Even HOAs which do not contract for management, the same scenario could occur if an attorney is hired to write a letter.

My only point is that if a Ham is going to put up an antenna without getting permission, the Ham should be aware of the potential downside.
Logged
AC7DX
Member

Posts: 77




Ignore
« Reply #7 on: September 04, 2013, 12:34:43 PM »

I agree with N4UM. Don't tell them you're a ham and don't ask about antennas. I don't think there is any chance whatsoever that they will approve any antenna.

Yes, by all means be a jerk and an AH and break the laws. Cry
Logged
W7KKK
Member

Posts: 374




Ignore
« Reply #8 on: September 05, 2013, 07:12:23 AM »

I don't know that it matters what we would consider your support/antenna.
The bottom line is that it all depends on a couple of things to me.
The first is who is in charge of your HOA or committee and the second of course is how hard the neighbors complain when you put it up.
I moved into a managed HOA (like many are today, not managed by the people that live there).
I made a request to put up a 33' vertical telling them of my experience with ham radio and should any problems arise with my transmissions that I would deal with the issue according to the FCC rules. (makes them feel better that I know the rules and will deal with any problems).
I also told them that I would paint the antenna green to match trees still growing in my 10 year old HOA neighborhood and pointed out that trees I have planted on my own property will be taller than the antenna when grown.
Must to my surprise the contractor that manages the HOA approvals gave me permission for the vertical and since then a couple of other hams in my area have requested and received permission for like antennas.
Maybe it's all in the approach or the wording? Maybe I had a sympathetic HOA manager?
All I know is that I had at least two complaints about the vertical right after I put it up but the HOA "committee" took care of the complaints and told them it was approved and that's all that matters.
I think it would be a serious mistake to try to second guess the meaning of the words in your contract and fight them later.
I would rather ask for permission and be prepared to operate stealth if the need be.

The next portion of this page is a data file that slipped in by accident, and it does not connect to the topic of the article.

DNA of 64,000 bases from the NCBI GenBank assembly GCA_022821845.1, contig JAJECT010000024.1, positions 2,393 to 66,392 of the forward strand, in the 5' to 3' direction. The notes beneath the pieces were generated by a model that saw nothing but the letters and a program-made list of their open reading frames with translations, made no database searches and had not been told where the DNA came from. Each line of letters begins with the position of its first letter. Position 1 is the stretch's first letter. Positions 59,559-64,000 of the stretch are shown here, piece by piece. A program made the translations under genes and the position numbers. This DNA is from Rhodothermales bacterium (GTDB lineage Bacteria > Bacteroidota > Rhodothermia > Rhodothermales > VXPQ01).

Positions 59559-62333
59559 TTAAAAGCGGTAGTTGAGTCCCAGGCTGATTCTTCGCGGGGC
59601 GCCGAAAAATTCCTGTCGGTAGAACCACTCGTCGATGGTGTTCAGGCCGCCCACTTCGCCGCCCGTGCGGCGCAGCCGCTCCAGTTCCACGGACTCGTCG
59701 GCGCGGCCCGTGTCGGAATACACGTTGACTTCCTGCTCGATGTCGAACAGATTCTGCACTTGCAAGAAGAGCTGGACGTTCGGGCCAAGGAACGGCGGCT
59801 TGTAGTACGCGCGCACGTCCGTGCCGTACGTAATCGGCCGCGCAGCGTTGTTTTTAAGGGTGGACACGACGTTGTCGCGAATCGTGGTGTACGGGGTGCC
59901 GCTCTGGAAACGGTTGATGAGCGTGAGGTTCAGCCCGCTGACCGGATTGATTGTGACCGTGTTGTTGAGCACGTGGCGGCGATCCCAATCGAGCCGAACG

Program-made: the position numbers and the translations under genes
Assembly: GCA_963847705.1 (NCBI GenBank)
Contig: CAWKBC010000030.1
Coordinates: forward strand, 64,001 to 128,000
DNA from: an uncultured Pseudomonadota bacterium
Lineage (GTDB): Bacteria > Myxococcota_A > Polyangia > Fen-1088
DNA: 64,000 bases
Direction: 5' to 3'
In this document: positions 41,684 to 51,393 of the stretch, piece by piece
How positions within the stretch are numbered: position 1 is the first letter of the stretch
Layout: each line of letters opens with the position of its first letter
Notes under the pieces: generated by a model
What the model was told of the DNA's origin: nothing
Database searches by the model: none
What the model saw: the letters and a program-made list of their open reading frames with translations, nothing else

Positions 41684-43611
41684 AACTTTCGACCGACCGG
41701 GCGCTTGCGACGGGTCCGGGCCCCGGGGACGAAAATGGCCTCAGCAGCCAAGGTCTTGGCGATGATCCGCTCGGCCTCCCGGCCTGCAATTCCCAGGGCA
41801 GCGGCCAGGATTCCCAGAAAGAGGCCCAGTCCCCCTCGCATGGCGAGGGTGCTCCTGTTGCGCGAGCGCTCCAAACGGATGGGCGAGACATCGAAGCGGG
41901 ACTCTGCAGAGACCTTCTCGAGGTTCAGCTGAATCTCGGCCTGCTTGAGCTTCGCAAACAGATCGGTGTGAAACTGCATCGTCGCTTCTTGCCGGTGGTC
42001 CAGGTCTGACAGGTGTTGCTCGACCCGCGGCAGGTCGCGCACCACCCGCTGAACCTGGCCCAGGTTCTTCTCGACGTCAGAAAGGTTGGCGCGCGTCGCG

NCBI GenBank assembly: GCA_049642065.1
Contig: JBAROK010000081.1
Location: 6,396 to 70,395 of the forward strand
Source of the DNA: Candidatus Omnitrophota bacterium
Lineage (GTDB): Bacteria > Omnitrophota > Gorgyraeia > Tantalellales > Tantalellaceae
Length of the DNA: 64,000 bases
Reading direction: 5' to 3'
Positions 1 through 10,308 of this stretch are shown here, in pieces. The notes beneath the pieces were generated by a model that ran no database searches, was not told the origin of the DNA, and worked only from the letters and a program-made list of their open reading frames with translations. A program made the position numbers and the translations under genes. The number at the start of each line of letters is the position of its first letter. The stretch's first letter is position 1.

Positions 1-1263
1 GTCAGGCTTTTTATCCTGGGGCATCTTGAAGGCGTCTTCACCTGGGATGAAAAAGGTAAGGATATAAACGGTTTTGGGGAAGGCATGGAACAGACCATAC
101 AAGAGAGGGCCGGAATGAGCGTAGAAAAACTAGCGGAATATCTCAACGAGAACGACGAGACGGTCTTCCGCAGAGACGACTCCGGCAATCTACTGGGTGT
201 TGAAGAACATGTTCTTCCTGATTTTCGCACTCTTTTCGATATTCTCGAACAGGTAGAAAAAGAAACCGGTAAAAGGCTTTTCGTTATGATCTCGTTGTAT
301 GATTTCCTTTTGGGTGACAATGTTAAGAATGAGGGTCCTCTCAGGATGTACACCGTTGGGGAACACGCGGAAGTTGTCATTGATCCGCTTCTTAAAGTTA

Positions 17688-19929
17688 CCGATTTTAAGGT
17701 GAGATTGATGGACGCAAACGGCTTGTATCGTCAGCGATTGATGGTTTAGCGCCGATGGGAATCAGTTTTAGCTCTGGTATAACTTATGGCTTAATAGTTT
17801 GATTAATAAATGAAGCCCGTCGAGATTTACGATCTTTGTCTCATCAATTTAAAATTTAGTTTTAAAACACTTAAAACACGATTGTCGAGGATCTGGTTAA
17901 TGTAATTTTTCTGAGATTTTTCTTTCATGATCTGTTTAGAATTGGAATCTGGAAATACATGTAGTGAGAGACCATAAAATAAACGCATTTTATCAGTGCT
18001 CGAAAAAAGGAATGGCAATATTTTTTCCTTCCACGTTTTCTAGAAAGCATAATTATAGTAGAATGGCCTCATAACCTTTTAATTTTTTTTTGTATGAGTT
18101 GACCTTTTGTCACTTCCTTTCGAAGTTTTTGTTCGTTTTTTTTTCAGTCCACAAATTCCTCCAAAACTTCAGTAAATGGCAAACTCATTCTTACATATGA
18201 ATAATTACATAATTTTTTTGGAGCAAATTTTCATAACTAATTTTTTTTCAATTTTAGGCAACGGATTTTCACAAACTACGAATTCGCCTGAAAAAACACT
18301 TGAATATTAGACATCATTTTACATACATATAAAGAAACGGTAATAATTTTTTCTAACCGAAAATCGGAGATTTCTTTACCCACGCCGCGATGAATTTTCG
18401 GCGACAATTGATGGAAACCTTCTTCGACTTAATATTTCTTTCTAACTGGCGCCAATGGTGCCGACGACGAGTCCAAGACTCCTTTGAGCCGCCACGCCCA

Logged
WS4E
Member

Posts: 234




Ignore
« Reply #9 on: September 05, 2013, 12:05:22 PM »

>break the laws.

HOA rules are NOT laws.  They are just a contract.
Logged
W7KKK
Member

Posts: 374




Ignore
« Reply #10 on: September 05, 2013, 01:11:24 PM »

And a contract that you signed has the effect of law unless it violates some other laws.
That has happened in some cases but the HOAs are pretty successful in proving their cases.
And they can and do override state laws in many cases.
Logged
AA4PB
Member

Posts: 12985




Ignore
« Reply #11 on: September 05, 2013, 02:44:30 PM »

>break the laws.

HOA rules are NOT laws.  They are just a contract.

Yes, just a contract that includes you paying fines and the HOAs legal fees if you fail to abide by the rules that you agreed to. No money - no problem, they'll just place a lean on your property and they'll get paid whenever you or your family sells it.
Logged
N4UM
Member

Posts: 480




Ignore
« Reply #12 on: September 06, 2013, 05:49:49 AM »

Most people are quite selective in the laws they choose to observe.  Drive down the interstate at the speed limit and nearly everybody passes you.  Take your boat out for a weekend ride on the local waterway and see how many boaters follow the "rules of the road."  Rape a 15 year old girl in Montana who then commits suicide and get yourself sentenced to 30 whole days in prison.  Get serious! 

Put up a clandestine wire antenna in your backyard that nobody sees that doesn't reduce anyone's property values and enter the seventh circle of hell? 
Logged
W0MT
Member

Posts: 173




Ignore
« Reply #13 on: September 06, 2013, 12:04:33 PM »

Most people are quite selective in the laws they choose to observe.  Drive down the interstate at the speed limit and nearly everybody passes you.  Take your boat out for a weekend ride on the local waterway and see how many boaters follow the "rules of the road."  Rape a 15 year old girl in Montana who then commits suicide and get yourself sentenced to 30 whole days in prison.  Get serious! 

Put up a clandestine wire antenna in your backyard that nobody sees that doesn't reduce anyone's property values and enter the seventh circle of hell? 
My guess is that you have never been in a dispute with an HOA over some trivial issue.
Logged
N4UM
Member

Posts: 480




Ignore
« Reply #14 on: September 06, 2013, 12:32:22 PM »

W0MT: "My guess is that you have never been in a dispute with an HOA over some trivial issue."

Good guess! I've lived in and clandestinely operated from a very strict HOA for 4 years now and have NEVER been involved in a dispute (trivial or otherwise) with the HOA.  I have worked well over 200 countries in casual DXing while spending most of my time rag chewing on the digital modes and CW.  The whole point is that if you don't seek permission for an antenna and alert the HOA to the fact that you're a ham, and if you employ stealth techniques - nobody is the wiser and nobody gets hurt.  I neither need nor want a 75 foot tower with stacked monobanders.  If I did, I wouldn't have moved into an HOA in the first place. 
Logged
Pages: [1] 2 Next   Go Up
  Print  
 
Jump to:  

Powered by MySQL Powered by PHP Powered by SMF 1.1.11 | SMF © 2006-2009, Simple Machines LLC Valid XHTML 1.0! Valid CSS!